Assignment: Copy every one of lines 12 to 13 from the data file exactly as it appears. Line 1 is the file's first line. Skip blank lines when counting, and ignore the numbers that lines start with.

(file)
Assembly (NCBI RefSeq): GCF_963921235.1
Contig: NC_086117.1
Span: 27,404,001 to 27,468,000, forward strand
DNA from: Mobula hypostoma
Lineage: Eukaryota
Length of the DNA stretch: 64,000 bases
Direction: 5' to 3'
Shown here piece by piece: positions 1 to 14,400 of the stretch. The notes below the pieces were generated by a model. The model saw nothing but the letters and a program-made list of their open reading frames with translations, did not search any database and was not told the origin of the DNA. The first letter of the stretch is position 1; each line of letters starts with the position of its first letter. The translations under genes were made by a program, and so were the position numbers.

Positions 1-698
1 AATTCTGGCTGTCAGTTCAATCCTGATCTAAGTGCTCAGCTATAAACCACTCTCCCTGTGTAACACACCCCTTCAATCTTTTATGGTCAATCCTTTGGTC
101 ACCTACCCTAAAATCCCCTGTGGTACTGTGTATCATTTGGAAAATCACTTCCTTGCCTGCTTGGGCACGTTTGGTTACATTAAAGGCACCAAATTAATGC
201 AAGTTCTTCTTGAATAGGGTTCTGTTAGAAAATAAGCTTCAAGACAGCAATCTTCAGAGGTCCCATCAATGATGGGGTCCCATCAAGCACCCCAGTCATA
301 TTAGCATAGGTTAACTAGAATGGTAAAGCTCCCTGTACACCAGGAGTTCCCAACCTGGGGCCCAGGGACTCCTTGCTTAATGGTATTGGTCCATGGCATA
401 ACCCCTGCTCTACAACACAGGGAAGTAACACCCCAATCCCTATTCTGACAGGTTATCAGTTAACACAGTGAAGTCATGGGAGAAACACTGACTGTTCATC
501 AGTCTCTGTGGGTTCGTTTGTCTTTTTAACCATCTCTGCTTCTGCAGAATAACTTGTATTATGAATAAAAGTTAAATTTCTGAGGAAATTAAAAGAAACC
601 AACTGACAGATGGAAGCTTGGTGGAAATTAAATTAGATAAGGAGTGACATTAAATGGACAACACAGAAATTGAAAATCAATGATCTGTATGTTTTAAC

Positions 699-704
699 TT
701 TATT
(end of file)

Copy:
201 AAGTTCTTCTTGAATAGGGTTCTGTTAGAAAATAAGCTTCAAGACAGCAATCTTCAGAGGTCCCATCAATGATGGGGTCCCATCAAGCACCCCAGTCATA
301 TTAGCATAGGTTAACTAGAATGGTAAAGCTCCCTGTACACCAGGAGTTCCCAACCTGGGGCCCAGGGACTCCTTGCTTAATGGTATTGGTCCATGGCATA